Evaluating the Implementation of Obamacare
The National Association of Black Journalists is currently in the middle of a conference exploring health inequities around the country. Many of these inequities would be resolved by the implementation of the Affordable Care Act which is scheduled for October 1. However, the ACA is not a panacea since general access issues will remain and, even then, the ACA is still under attack, threatened with repeal by republican members of congress and the courts have left it to the states to decide whether they want to expand Medicaid as part of the implementation. We talk to Jamila Bey, host of the Sex, Politics and Religion Hour.
Vermont has published the first proposed health rates in the country to go into effect after the Affordable Care Act goes into effect. Although Vermont may not be the best state to represent the overall impact on individual health insurance costs, those first signs suggest rates that are in line with current rates. My guest Philip Galewitz is a reporter for Kaiser Health News and we have him in studio to talk about this and other things we can expect after the ACA goes into effect October 1.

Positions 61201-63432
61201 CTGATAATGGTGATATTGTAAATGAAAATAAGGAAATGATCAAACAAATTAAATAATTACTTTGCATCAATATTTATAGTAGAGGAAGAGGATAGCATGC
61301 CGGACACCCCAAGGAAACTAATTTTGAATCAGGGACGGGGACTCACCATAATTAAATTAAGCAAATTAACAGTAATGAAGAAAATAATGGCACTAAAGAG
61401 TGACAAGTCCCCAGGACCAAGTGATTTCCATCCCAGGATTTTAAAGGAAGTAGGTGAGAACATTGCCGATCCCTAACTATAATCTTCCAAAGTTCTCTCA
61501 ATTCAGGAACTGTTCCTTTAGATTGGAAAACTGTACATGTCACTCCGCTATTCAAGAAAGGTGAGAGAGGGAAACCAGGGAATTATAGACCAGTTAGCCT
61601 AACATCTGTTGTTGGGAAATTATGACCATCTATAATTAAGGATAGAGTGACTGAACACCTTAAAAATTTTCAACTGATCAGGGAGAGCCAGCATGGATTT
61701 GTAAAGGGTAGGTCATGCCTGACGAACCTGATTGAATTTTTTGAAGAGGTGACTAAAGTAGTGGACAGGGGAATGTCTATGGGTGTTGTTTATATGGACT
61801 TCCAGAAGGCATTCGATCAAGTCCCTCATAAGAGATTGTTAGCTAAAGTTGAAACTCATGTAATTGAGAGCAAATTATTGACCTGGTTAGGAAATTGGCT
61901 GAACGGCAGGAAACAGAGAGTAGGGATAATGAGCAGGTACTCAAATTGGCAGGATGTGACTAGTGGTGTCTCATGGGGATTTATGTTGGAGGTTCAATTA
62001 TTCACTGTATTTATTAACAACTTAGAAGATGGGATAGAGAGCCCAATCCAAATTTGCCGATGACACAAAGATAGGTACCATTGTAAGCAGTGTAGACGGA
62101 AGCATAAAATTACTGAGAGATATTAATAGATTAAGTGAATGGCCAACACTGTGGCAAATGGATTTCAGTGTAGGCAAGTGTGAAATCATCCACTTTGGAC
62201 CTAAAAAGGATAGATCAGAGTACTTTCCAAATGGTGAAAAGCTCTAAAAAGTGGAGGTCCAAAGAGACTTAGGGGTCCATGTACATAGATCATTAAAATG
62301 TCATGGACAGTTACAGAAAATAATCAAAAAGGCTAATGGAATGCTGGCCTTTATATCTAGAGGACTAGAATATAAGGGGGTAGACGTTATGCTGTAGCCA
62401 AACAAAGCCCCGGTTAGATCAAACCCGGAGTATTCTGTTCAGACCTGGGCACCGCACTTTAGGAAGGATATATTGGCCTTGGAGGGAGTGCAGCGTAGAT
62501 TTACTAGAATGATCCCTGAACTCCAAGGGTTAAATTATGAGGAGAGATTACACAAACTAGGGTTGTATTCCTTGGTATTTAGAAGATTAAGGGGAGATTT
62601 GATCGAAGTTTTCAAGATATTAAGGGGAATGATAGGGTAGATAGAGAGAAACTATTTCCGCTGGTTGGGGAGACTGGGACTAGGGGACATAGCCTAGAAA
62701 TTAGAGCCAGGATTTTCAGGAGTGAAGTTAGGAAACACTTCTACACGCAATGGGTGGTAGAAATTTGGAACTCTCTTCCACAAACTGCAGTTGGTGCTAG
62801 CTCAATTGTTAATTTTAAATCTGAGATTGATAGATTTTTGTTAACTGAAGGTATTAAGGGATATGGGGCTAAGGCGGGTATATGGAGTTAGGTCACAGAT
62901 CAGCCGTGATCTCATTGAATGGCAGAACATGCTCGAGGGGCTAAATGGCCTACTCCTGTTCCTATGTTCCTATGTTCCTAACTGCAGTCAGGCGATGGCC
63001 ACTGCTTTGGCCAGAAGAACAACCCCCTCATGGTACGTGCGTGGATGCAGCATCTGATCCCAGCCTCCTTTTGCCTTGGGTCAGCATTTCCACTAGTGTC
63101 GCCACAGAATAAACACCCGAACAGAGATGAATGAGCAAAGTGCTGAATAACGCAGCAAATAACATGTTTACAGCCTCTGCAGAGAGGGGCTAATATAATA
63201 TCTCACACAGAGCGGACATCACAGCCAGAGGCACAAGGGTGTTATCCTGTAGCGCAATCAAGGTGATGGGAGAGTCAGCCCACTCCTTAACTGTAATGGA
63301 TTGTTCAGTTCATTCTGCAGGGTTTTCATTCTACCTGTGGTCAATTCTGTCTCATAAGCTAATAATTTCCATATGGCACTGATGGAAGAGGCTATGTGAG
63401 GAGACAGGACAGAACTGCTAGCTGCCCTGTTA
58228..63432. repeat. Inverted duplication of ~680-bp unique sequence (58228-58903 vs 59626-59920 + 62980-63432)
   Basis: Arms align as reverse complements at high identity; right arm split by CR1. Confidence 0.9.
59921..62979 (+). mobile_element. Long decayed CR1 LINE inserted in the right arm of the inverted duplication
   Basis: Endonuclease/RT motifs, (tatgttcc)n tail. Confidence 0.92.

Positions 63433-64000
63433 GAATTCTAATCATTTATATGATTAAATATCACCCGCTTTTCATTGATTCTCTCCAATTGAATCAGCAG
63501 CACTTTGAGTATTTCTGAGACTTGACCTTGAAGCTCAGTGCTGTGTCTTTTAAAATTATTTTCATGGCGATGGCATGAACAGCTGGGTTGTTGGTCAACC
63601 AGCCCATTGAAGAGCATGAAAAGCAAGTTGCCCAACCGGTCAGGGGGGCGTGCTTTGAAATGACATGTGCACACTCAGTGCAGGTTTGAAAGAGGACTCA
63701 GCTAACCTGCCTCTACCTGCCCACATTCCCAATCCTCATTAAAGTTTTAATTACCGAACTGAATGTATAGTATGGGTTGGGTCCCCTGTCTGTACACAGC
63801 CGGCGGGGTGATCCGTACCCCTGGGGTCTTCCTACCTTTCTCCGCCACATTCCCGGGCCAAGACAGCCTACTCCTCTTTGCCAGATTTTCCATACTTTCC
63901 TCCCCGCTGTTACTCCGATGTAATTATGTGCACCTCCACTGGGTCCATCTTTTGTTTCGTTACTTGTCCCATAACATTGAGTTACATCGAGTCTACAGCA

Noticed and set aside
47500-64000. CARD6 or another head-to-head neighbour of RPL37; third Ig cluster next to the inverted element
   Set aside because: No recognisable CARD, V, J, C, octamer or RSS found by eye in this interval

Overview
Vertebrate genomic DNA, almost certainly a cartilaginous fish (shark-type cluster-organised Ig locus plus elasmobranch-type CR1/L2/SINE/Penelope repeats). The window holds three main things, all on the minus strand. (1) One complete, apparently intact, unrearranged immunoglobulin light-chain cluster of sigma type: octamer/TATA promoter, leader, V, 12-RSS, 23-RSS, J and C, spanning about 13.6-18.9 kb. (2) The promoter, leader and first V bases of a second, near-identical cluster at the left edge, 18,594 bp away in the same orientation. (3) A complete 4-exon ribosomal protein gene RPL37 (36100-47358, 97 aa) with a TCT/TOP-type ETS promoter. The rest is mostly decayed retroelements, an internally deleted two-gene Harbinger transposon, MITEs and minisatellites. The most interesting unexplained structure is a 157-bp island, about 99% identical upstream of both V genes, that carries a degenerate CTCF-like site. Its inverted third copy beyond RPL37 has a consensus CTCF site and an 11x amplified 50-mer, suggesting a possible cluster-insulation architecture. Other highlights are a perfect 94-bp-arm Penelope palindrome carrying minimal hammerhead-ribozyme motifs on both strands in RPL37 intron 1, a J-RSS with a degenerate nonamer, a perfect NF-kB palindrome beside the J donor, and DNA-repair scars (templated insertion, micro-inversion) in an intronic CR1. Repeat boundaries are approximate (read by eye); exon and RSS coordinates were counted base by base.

The Supreme Court as an Issue in Presidential Elections
The Supreme Court often comes up as an election issue. You hear about activist justices or bad Constitutional interpretation. This is not a new phenomenon as the Supreme Court – as well as the lower courts – have become expected to weigh on issues that were once considered political questions rather than legal ones. We saw such decisions become major issues in the last presidential election as they took on the Affordable Care Act, Arizona’s Immigration Law and even same-sex marriage, although that was decided well after the election. How much of a role does the Court play in federal elections now and throughout our Constitutional history? For that, we talk to William Ross, a Professor at Samford University’s Cumberland School of Law in Birmingham, Alabama.
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